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As Youth Art Month comes to an end, it is a good time to reflect on everything the arts can do for our students. But we also need to remember arts advocacy doesn’t stop at the end of March. We can (and should) advocate for our programs throughout the year.
When we advocate, we often talk about the importance of the arts. But rarely do we actually use data to back up our statements. When you do spend time with the data, however, you’ll find the arts have a tangible, measurable, and essential impact on our lives. From preschool to high school, and beyond, the arts play a vital role in our students’ education.
It’s difficult to get 90 percent of people to agree on anything. But when it comes to teaching the arts, public opinion is on our side. An overwhelming majority of people agree the arts should be taught in elementary, middle, and high school.
A great place to see this is in the data from schools in the Turnaround Arts program. Between 2011 and 2014, those schools have experienced a 22.5 percent and 12.6 percent improvement in math and reading proficiency. And did you know Nobel laureates are almost three times more likely than other scientists to participate in the arts?
University of Pennsylvania researchers have demonstrated that a high concentration of the arts in a city leads to higher civic engagement and a more connected community. Neighborhoods with a vital cultural life also enjoy “spillover effects”—including stronger community and civic engagement; better health, schooling, and personal security.
According to a new report from the World Economic Forum, it is clear that creativity at work is going to be one of the most important and in-demand skills in the next five years. Creativity is on the list along with skills such as complex problem solving, critical thinking, and emotional intelligence. Who can teach those skills better than the arts?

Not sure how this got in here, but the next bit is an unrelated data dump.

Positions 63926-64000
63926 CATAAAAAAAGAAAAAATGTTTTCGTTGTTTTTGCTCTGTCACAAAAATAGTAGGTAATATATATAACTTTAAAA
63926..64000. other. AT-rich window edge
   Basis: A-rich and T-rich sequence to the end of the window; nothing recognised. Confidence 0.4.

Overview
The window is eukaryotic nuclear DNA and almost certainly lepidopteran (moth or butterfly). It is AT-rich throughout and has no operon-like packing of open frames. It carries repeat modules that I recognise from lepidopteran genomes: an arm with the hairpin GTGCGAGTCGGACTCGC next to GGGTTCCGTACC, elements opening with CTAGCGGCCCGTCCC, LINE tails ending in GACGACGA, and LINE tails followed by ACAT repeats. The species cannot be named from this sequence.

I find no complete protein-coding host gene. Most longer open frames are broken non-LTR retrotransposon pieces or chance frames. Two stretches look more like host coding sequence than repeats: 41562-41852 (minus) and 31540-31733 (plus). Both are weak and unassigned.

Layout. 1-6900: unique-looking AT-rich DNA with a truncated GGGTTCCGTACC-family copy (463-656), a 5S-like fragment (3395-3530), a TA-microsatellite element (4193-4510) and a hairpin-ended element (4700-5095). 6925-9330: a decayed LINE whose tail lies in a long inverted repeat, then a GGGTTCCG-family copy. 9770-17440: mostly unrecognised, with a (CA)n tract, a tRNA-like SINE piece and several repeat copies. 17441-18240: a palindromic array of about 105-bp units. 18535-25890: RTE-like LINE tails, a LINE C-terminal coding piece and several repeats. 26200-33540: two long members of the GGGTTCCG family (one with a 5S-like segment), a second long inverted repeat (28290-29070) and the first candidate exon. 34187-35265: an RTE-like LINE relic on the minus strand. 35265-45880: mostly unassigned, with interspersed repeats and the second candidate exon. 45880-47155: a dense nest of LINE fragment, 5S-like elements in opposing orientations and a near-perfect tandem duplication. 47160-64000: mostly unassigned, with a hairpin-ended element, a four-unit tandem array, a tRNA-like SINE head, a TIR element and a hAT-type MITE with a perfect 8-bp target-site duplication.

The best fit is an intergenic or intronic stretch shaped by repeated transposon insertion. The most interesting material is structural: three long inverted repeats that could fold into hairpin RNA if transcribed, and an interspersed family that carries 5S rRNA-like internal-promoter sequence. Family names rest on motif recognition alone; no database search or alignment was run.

With so much concern about anxiety and students’ mental health, it is important to note how the arts can help. Research from the University of Western Australia suggests exposure to the arts for just two hours every week can improve mental health and overall well-being. Whether active (hands-on work or studio practice) or passive (viewing or discussing art), the benefits are undeniable.
The arts enrich all of us, and we need to do all we can to build an appreciation for that fact. Whether talking to students, families, colleagues, or administration, data and research can help you make the case to support what we do in the art room. Experiences in the arts are more valuable than they have ever been; hopefully, these facts can help show why we need to offer experiences to even more students.
What are your favorite facts to highlight the importance of the arts?
How do you advocate for your program?
Magazine articles and podcasts are opinions of professional education contributors from across the nation and do not necessarily represent the position of the Art of Education University or any of its academic offerings.